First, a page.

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Organized Panels

Submitting an Abstract to an Organized Panel


Please send your abstract of no more than 250 words and indicate whether this is a submission to a particular panel. All abstracts will be peer-reviewed by the academic program committee, which includes representatives of the Gypsy Lore Society Board of Directors and local organisers. If your paper is submitted to a panel, the convenors of the particular panel also will review the abstract. Deadline: March 31, 2018.

 

Please send your abstracts in plain text format (no tables or charts) in the body of an e-mail message (not as an attachment) in English to the academic program committee, gypsyloresociety.conference@gmail.com, subject line 2018 GLS Annual Meeting and Conference.

 

All abstracts will be peer-reviewed by the academic program committee. Submissions should include the paper title, abstract, subject keywords, author’s name, institutional affiliation (if relevant), address, daytime telephone and e-mail address. The deadline for receipt of abstracts is March 31, 2018 and you will be notified if your paper has been accepted by April 30, 2018.

Organized Panel Abstracts

Applied Romani Linguistics

Organizers: Hristo Kyuchukov (hkyuchukov@gmail.com) and William New (newb@beloit.edu)

The panel is concerned with the social challenges in Europe which the Romani speakers are facing nowadays: linguistic integration, acquisition of Romani and second language, educational problems of the Romani language speakers. Experience has led to understand that this is a challenge for academia, language teaching institutes, public authorities and society in large in whole Europe.  At the same time the negative attitudes towards Romani speakers in European countries increase, and what will be the future of Romani language it is not clear.

 

Since we are dealing with a Europe-wide current language policy challenge, the panel will serve to present, compare and discuss findings from several European countries. The panel is open for experts interested in the field of applied Romani Linguistics – specialists in sociolinguistics (languages in contacts), psycholinguistics (language acquisition, language learning and teaching) cognitive linguistics (oral and written language processing), pragmatics (use of Romani in different context) dialectology (descriptive dialectology, dialects in contact) and all other applied areas of Romani language. The panel aims to bring together experts who will present their new research findings and will give a possibility for discussions of large number of topics in the field of Romani. The candidate participants for the panel are invited to submit abstract with clear methodology of research and indicate what is new in their findings.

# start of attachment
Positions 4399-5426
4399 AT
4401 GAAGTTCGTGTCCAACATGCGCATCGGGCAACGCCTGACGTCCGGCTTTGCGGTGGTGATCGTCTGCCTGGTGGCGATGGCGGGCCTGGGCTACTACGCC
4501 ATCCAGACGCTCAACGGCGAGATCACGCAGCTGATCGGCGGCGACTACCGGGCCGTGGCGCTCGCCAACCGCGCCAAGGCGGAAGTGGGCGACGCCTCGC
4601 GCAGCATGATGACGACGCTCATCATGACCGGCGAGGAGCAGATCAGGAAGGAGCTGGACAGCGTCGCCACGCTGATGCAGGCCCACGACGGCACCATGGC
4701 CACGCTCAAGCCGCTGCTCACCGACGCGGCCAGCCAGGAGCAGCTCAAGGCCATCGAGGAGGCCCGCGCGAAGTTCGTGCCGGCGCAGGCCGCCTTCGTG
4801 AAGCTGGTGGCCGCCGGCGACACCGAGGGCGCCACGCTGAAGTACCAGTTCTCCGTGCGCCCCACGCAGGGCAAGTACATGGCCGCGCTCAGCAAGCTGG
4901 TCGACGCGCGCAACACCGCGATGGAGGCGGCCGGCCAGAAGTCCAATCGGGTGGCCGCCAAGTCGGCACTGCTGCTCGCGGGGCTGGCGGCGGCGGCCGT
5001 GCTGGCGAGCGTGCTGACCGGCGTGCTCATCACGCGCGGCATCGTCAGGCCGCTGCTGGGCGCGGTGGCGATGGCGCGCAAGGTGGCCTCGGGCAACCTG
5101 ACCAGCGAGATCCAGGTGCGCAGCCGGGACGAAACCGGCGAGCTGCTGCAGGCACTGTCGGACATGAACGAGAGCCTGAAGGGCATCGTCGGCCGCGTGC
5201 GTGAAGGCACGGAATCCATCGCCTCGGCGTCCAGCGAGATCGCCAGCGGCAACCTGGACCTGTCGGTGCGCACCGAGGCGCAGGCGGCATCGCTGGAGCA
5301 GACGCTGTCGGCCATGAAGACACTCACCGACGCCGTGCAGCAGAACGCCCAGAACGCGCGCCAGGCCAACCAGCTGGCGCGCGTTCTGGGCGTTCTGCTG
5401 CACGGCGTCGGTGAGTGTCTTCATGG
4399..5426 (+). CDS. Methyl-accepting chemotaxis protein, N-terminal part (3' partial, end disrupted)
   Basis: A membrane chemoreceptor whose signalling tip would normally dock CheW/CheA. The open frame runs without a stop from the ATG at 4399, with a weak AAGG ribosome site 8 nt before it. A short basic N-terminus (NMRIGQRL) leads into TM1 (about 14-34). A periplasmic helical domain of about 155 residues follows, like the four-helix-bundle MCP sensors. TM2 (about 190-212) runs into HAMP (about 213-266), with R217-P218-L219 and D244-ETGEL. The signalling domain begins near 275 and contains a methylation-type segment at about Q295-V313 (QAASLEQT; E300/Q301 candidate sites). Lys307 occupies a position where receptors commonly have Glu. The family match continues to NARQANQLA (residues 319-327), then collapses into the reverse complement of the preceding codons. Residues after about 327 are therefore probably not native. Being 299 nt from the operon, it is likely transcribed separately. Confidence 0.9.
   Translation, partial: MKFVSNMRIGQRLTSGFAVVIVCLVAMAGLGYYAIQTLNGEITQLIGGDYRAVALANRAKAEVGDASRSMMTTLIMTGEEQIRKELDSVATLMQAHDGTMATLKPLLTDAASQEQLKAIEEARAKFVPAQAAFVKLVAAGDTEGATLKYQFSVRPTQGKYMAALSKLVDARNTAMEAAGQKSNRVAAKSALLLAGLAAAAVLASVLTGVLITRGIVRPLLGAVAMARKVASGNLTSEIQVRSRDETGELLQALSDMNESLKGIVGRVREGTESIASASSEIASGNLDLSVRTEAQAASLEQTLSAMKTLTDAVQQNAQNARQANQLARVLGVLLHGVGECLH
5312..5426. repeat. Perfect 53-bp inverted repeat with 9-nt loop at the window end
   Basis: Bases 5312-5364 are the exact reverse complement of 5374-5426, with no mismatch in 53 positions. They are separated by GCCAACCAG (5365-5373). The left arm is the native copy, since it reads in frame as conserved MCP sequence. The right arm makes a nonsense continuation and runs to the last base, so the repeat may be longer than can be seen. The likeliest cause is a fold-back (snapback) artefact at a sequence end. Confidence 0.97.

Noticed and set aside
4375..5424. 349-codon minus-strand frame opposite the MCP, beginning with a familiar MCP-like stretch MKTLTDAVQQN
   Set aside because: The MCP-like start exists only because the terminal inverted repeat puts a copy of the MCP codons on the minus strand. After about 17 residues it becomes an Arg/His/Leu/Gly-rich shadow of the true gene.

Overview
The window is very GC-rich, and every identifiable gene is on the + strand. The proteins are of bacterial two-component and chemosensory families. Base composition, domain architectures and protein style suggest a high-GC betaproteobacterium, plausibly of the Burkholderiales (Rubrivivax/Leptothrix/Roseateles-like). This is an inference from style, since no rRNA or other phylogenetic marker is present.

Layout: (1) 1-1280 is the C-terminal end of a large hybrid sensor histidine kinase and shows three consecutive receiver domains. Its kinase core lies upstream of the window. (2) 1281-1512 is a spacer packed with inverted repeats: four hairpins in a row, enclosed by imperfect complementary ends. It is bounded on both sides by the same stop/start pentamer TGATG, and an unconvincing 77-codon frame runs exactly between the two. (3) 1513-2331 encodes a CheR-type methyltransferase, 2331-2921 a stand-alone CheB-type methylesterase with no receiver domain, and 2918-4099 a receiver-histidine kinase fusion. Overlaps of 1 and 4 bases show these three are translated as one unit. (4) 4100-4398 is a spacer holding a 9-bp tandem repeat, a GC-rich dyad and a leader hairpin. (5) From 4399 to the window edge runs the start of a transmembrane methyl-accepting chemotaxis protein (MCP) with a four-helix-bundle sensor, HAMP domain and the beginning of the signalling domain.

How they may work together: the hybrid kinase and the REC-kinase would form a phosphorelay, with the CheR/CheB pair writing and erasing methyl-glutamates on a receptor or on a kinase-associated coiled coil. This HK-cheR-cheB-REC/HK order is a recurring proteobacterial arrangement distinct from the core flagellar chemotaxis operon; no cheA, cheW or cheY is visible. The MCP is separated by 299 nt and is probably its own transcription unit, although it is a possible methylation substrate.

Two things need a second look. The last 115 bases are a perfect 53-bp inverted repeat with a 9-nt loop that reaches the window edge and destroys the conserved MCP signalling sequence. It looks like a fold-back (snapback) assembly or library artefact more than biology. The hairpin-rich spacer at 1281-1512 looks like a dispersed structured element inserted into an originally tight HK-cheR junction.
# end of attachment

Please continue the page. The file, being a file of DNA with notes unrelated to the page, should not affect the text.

The Bayash. New insights into an old issue

 
Organizers: Biljana Sikimić (biljana.sikimic@bi.sanu.ac.rs) and Annemarie Sorescu Marinković (annemariesorescu@gmail.com)

The Bayash (also known as Rudari or Karavlasi) are an ethnic community speaking different varieties of Romanian as their first language and inhabiting today most of the countries of Central and Eastern Europe. A minimal definition of the group takes their mother tongue as the central element, which is coupled with their traditional vocation, woodwork, and the fact that the majority population considers them Roma, even if their self-identification greatly varies, according to the country they live in. The belonging of the Bayash to the Roma meta-group has been fiercely contested over time, and the dispute is far from being settled today.
The first scholarly accounts on this community belong to Romanian historians and ethnographers and date from the beginning of the 20th century. However, the last 20 years saw an explosion of scientific papers on this community, mainly penned by authors from Croatia, Hungary, Romania and Serbia, which granted a specific profile to this new discipline, the Bayash studies. At the crossroads between Romani and Romanian studies, the Bayash studies are an interdisciplinary field concerned with the experiences of the Bayash over time, which mainly draws on aspects of sociology, anthropology and linguistics, and offer an overarching arena to scientists interested in this group.
This panel aims at marking a century of Bayash studies by bringing together researchers from different fields (anthropologists, historians, linguists, ethnographers, demographers, sociologists, folklorists etc.), dedicated to the study of this group. With the goal of deepening the knowledge about the Bayash in the 21st century and summing up the existing information in the area, the panel welcomes contributions which address questions such as (but are not limited to) the following: